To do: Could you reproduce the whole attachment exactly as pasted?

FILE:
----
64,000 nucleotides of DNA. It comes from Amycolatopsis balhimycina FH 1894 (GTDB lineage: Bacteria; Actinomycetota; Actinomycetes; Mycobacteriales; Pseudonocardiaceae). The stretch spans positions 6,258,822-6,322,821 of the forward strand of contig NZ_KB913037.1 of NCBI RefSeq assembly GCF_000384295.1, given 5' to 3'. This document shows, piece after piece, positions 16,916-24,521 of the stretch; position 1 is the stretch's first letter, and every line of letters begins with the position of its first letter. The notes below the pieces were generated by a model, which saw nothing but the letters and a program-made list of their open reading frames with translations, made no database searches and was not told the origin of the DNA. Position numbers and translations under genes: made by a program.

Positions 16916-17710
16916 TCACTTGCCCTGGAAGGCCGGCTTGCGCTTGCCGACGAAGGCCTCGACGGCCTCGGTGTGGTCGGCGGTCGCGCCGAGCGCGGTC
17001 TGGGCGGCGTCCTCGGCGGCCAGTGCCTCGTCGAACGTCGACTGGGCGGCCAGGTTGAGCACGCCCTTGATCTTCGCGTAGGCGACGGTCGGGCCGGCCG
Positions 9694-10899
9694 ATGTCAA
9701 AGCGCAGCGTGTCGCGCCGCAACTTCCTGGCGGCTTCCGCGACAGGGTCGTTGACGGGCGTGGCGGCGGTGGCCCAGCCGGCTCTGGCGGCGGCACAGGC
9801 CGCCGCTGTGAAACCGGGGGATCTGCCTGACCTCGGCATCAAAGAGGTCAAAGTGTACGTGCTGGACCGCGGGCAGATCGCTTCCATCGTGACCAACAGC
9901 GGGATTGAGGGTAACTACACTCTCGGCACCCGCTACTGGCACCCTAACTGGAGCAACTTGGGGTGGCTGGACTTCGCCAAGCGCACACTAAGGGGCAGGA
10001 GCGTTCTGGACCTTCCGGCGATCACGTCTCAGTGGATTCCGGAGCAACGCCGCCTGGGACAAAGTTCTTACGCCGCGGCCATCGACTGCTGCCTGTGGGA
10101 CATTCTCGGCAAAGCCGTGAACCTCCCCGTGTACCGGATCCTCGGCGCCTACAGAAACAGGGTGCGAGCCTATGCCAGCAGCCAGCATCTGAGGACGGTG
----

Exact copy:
64,000 nucleotides of DNA. It comes from Amycolatopsis balhimycina FH 1894 (GTDB lineage: Bacteria; Actinomycetota; Actinomycetes; Mycobacteriales; Pseudonocardiaceae). The stretch spans positions 6,258,822-6,322,821 of the forward strand of contig NZ_KB913037.1 of NCBI RefSeq assembly GCF_000384295.1, given 5' to 3'. This document shows, piece after piece, positions 16,916-24,521 of the stretch; position 1 is the stretch's first letter, and every line of letters begins with the position of its first letter. The notes below the pieces were generated by a model, which saw nothing but the letters and a program-made list of their open reading frames with translations, made no database searches and was not told the origin of the DNA. Position numbers and translations under genes: made by a program.

Positions 16916-17710
16916 TCACTTGCCCTGGAAGGCCGGCTTGCGCTTGCCGACGAAGGCCTCGACGGCCTCGGTGTGGTCGGCGGTCGCGCCGAGCGCGGTC
17001 TGGGCGGCGTCCTCGGCGGCCAGTGCCTCGTCGAACGTCGACTGGGCGGCCAGGTTGAGCACGCCCTTGATCTTCGCGTAGGCGACGGTCGGGCCGGCCG
Positions 9694-10899
9694 ATGTCAA
9701 AGCGCAGCGTGTCGCGCCGCAACTTCCTGGCGGCTTCCGCGACAGGGTCGTTGACGGGCGTGGCGGCGGTGGCCCAGCCGGCTCTGGCGGCGGCACAGGC
9801 CGCCGCTGTGAAACCGGGGGATCTGCCTGACCTCGGCATCAAAGAGGTCAAAGTGTACGTGCTGGACCGCGGGCAGATCGCTTCCATCGTGACCAACAGC
9901 GGGATTGAGGGTAACTACACTCTCGGCACCCGCTACTGGCACCCTAACTGGAGCAACTTGGGGTGGCTGGACTTCGCCAAGCGCACACTAAGGGGCAGGA
10001 GCGTTCTGGACCTTCCGGCGATCACGTCTCAGTGGATTCCGGAGCAACGCCGCCTGGGACAAAGTTCTTACGCCGCGGCCATCGACTGCTGCCTGTGGGA
10101 CATTCTCGGCAAAGCCGTGAACCTCCCCGTGTACCGGATCCTCGGCGCCTACAGAAACAGGGTGCGAGCCTATGCCAGCAGCCAGCATCTGAGGACGGTG